Windows XP Service Pack 2 Remains On Schedule

Microsoft plans a broader distribution of the beta of its Windows XP Service Pack 2 and remains on schedule for shipping final code in the first half of this year

March 17, 2004

3 Min Read
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Microsoft plans a broader distribution of the beta of its Windows XP Service Pack 2 and remains on schedule for shipping final code in the first half of this year -- but has pushed back the release of its Software Update Services 2.0 until the second half of 2004.

The progress report was issued Tuesday by Mike Nash, corporate vice president of the Security Business and Technology Unit, during his monthly Webcast on security matters.

Nash said he and a select number of developers have been working since November on the new security features of Windows XP Service Pack 2. Soon a "broader" number of testers will have access to the beta. "Not everyone can get [the beta version]," said Nash, acknowledging growing customer demand to test in-house the Windows XP security update. "Over time, we're broadening the beta -- and very shortly."

Nash added, however, that while the Windows XP SP 2 remain on track to ship during the first half of 2004, SUS 2.0 -- which has been renamed Windows Update Services --won't reach the market until the second half of 2004. The first beta version of Windows Update Services was announced and released at the Microsoft Management Summit 2004 also on Tuesday.

An official Microsoft slide presented during Nash's briefing showed that SUS 2.0, Windows Server 2003 Service Pack 1 and Microsoft Update hosted patch management software will be available in the second half of 2004. Last October, Microsoft had promised SUS 2.0 would ship by May of 2004.Nash said Microsoft is officially sticking to a ship date in the first half of the year for the Windows XP Service Pack 2. He noted that corporate customers and partners will be able to get the beta from their account representative or through MSDN and TechNet Plus in the "near future.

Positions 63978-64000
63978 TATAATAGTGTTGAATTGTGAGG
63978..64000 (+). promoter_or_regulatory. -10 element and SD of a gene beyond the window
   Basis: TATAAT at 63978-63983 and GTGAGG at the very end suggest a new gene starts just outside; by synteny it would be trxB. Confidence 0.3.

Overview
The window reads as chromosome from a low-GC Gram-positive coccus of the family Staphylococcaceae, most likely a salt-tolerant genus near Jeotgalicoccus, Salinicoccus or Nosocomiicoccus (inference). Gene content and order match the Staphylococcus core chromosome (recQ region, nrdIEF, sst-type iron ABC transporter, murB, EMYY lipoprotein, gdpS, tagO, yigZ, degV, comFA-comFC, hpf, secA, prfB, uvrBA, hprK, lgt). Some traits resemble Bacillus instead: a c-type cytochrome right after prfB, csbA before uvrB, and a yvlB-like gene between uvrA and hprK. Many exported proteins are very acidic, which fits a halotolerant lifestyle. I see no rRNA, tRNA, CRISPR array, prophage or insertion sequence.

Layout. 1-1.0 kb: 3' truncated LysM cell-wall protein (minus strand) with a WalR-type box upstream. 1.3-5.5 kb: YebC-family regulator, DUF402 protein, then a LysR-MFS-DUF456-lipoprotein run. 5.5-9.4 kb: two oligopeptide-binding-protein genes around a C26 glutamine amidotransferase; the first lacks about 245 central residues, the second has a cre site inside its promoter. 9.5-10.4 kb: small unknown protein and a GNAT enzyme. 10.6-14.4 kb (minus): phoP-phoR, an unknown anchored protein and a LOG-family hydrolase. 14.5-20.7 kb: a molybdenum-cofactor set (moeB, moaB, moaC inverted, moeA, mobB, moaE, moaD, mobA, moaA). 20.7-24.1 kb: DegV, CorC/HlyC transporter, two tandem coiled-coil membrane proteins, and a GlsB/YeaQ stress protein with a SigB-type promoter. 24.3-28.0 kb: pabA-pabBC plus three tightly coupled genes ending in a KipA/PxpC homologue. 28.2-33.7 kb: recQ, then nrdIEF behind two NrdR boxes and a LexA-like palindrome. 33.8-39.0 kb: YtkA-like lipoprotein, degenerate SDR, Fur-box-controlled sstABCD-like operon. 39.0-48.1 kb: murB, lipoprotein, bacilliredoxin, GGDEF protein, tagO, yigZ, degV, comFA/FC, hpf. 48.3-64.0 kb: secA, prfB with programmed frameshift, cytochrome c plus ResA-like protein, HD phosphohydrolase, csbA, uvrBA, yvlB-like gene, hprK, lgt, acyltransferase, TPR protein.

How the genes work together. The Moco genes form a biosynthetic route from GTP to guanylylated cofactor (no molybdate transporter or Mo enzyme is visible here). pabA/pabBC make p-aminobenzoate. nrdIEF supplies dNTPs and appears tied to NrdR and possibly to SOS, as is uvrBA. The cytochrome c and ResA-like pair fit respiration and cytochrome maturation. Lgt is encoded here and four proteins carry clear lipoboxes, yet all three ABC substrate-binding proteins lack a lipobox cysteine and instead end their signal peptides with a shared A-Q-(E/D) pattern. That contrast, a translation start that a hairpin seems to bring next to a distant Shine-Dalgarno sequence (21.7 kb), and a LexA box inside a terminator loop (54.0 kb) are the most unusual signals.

Windows XP SP 2 is considered by many to be much more than a service pack. Nash demonstrated new security features in SP2, including pop-up windows that alert users when their computer is at risk of virus, a new feature called the Windows Security Center that verifies update and firewall information, a pop-up blocker and a "gold bar" that shows when a pop-up window has been blocked.

He and other Microsoft executives said Windows XP SP2 is designed for systems "on the edge," such as laptop PCs and remote PCs connecting in an out of the network.

Microsoft is working simultaneously on host security technologies that will add a new layer of protection for host clients and servers, including anti-virus, host intrusion detection and vulnerability detection tools, said Eric Lockard, general manager of Microsoft's Host Security Technologies, Microsoft Security Business and Technology Unit.

For instance, Microsoft is working on active protection technologies such as intrusion prevention and behavior blockers to derail worms and viruses at different stages of their life cycle, executives noted.Additionally, Microsoft plans to ship in 2005 the Exchange Edge Services, a new SMTP filter that will offer additional extended e-mail protection against spam and viruses at the edge of the network, Nash said. He added that Visual Studio 2005 will give developers better tools for building more secure applications and web services.

Finally, the Next Generation Secure Computing Base (NGSCB) code, formerly known as the Palladium project, will provide a new level of Windows hardening against viruses and worms, said Nash.

Article appears courtesy of CRN.

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